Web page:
E-Trade Group is diversifying again.

The Menlo Park, Calif., discount broker said it would look to underwrite bonds by yearend to give retail investors access to new issues.

David Levine, head of E-Trade’s Bond Center, a two-year-old site that lets customers buy bonds in the secondary market through a third party, said the push to participate in bond underwriting echoes the Web broker’s efforts of recent years to get investors in on the ground floor of initial public stock offerings.

E-Trade’s move comes as the heady days of the bull market in technology stocks fade to a blur, and as the brokers that capitalized on the new American pastime of stock trading look for ways to broaden their business strategies.

And the continued battering of the stock markets has kept individual investors sidelined. In February the tech-heavy Nasdaq composite declined 22%, while the Dow Jones industrial average slipped 4%. The Standard & Poor’s 500 index, a broader market indicator, lost 9% last month as investors poured assets into money market funds, bonds, and other investment vehicles.

“We see a lot of interest in bonds from our customers, partly because of what’s happening in the equity markets,” Mr. Levine said.

Mr. Levine said that E-Trade has not yet worked out exactly how it will approach bond underwriting. “We’re looking at different ways,” he said.

E-Trade has no plans to build an investment banking unit, but might look to participate in the selling groups on bond transactions, Mr. Levine said.

Other brokers with extensive online offerings, such as TD Waterhouse Group, which is mostly owned by Toronto-Dominion Bank, and San Francisco’s Charles Schwab & Co., already use their access to a ready retail customer base to get into the selling groups on big bond issues.

Schwab has teamed up with institutions like J.P. Morgan Chase & Co. and Goldman Sachs Group, said John Ladensack, who heads the Schwab fixed-income group. In working with large institutions like Goldman, he said, Schwab’s ability to sell the bonds becomes part of the pitch to the municipality or company. For example, Goldman “would be lead manager and make us the co-lead on the retail tranche.” Schwab is now participating in six to eight deals a week, including a recent issue for the New York Thruway Authority.

“We’ve been involved in bonds since the firm has been open, but we’ve made an aggressive play in the last 2 or 3 years,” Mr. Ladensack said.

Though many more investors are clamoring for bonds these days, Mr. Ladensack said, it is not entirely a function of the flailing equity market.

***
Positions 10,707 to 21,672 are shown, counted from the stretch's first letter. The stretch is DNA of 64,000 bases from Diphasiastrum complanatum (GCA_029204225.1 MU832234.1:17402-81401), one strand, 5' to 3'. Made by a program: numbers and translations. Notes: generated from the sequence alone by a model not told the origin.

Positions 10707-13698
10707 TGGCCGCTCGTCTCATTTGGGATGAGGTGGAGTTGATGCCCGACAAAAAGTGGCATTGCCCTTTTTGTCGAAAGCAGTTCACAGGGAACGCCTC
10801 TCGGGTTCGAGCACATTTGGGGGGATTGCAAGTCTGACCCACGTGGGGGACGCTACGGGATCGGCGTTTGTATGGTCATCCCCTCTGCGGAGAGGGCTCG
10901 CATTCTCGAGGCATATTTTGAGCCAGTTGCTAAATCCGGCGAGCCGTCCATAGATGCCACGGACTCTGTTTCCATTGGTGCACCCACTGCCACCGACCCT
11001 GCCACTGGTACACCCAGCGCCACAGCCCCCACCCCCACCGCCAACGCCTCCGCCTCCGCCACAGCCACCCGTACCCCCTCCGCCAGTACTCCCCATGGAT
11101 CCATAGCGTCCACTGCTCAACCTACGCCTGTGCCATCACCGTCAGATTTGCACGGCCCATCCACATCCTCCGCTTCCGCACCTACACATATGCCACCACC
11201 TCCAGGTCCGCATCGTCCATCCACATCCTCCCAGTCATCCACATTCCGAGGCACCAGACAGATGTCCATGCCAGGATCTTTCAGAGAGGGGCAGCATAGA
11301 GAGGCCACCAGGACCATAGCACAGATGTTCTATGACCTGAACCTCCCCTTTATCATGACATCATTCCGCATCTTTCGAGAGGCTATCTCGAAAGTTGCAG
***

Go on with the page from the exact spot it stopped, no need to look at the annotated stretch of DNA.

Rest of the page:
“Our clients have grown older with us and wealthier with us and their demands have changed,” he said. One of the downsides of wealth, he noted, is a heavier tax burden — something that investing in municipal or tax-exempt bonds can help relieve.

Nearly $75 billion of Schwab’s $900 billion-asset base is in fixed-income securities, not including mutual fund holdings. Bonds make up nearly 50% of the portfolios of clients with the biggest holdings, Mr. Ladensack said.

E-Trade’s Mr. Levine pushed a similar point, saying the company’s move into bonds is more about offering “the widest range of products” to its customers, many of whom are now seeking more diversity in their portfolios, than about market volatility.

Greg Smith, an equity analyst with J.P. Morgan H&Q in San Francisco, said that E-Trade has in the past followed other trends in the online brokerage game.

As for bond underwriting, he said, “I don’t think it’s a huge stretch.” E-Trade’s acquisition of Telebank last year, he said, gave the company the expertise to manage a portfolio of assets.

And, he said, “Every day this market goes lower the more attractive other investments look.”

The dim look of the market is clearly reflected in the stock prices of many online brokers, Mr. Smith wrote in a report issued last week.

E-Trade’s stock price fell 36% in February, ending the month at $9.01. Last week Mr. Smith trimmed his earnings estimates on E-Trade, along with Ameritrade and CSFBdirect, for the first quarter, because of the slowdown in retail trading. He said he is now estimating E-Trade’s per-share growth at two cents instead of four.

“Anybody can see what’s going on in the markets,” Mr. Smith said in an interview. “I felt like it was already priced into the market.” On Friday, E-Trade ended the session unchanged at $9.25.

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